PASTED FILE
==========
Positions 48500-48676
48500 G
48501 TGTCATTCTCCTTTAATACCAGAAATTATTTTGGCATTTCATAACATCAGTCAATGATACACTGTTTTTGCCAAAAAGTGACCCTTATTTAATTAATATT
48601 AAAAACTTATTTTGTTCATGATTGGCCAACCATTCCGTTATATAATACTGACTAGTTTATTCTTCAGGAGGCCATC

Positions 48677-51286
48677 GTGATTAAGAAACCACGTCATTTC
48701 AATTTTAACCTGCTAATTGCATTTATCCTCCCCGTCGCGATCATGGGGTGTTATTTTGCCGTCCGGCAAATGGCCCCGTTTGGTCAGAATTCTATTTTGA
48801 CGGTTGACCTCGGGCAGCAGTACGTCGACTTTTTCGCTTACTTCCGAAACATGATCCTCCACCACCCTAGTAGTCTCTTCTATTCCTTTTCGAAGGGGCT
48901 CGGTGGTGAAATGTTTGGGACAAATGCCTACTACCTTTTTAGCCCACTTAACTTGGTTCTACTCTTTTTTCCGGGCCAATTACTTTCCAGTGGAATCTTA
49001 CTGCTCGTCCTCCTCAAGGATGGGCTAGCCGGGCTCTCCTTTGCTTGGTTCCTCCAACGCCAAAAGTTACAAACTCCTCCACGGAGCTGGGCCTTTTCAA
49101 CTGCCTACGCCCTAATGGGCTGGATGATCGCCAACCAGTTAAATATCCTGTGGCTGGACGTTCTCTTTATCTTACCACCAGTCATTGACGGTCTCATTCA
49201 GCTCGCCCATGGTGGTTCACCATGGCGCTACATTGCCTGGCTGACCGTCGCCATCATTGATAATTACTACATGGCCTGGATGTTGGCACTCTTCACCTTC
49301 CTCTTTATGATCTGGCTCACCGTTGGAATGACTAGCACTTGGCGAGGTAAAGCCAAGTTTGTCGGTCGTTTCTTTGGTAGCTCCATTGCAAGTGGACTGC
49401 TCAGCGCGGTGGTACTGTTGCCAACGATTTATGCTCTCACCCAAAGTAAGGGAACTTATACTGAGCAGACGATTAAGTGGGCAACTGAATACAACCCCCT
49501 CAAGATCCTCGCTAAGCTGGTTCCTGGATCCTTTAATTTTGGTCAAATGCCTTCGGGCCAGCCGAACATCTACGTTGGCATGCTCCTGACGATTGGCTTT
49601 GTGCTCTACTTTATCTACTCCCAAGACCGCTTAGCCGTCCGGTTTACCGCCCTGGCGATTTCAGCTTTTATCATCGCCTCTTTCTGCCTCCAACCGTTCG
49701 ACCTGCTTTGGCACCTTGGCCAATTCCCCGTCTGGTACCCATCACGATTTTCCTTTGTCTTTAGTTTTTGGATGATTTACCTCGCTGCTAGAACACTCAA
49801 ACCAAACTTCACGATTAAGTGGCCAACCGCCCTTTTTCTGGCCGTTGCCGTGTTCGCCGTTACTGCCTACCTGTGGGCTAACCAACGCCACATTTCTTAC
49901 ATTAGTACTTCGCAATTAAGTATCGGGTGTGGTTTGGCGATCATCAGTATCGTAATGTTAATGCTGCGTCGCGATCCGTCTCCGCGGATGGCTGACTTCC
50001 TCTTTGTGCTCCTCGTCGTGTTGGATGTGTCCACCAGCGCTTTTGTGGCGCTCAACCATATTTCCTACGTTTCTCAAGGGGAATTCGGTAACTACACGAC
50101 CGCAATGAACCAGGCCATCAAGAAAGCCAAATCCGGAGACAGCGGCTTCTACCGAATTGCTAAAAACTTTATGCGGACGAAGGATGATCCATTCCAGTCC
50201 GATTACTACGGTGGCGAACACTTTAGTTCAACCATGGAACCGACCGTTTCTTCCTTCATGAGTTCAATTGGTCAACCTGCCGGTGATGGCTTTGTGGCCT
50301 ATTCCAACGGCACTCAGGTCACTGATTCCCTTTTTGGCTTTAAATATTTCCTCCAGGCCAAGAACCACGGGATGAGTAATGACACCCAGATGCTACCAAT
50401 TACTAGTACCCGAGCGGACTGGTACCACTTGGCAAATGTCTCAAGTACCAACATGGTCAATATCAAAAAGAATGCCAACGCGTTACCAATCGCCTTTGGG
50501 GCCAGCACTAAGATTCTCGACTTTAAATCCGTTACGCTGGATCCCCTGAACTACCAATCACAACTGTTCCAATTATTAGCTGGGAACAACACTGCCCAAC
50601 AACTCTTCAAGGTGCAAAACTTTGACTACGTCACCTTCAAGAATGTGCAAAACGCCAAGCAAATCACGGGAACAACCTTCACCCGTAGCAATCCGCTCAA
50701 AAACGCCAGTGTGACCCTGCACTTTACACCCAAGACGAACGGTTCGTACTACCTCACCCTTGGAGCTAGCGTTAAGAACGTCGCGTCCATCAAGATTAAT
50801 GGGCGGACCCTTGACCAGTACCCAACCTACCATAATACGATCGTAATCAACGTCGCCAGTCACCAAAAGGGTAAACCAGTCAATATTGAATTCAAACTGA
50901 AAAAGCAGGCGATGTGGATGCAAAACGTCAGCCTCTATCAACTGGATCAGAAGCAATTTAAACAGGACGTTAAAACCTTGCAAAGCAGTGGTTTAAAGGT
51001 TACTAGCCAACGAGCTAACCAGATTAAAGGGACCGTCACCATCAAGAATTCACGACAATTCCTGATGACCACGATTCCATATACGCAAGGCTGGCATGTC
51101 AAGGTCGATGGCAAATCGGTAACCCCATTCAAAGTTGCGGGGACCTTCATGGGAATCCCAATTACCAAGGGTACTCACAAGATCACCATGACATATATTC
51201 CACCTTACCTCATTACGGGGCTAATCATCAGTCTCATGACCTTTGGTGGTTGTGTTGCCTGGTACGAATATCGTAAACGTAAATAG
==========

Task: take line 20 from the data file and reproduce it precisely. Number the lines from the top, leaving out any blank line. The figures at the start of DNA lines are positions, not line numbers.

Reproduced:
50001 TCTTTGTGCTCCTCGTCGTGTTGGATGTGTCCACCAGCGCTTTTGTGGCGCTCAACCATATTTCCTACGTTTCTCAAGGGGAATTCGGTAACTACACGAC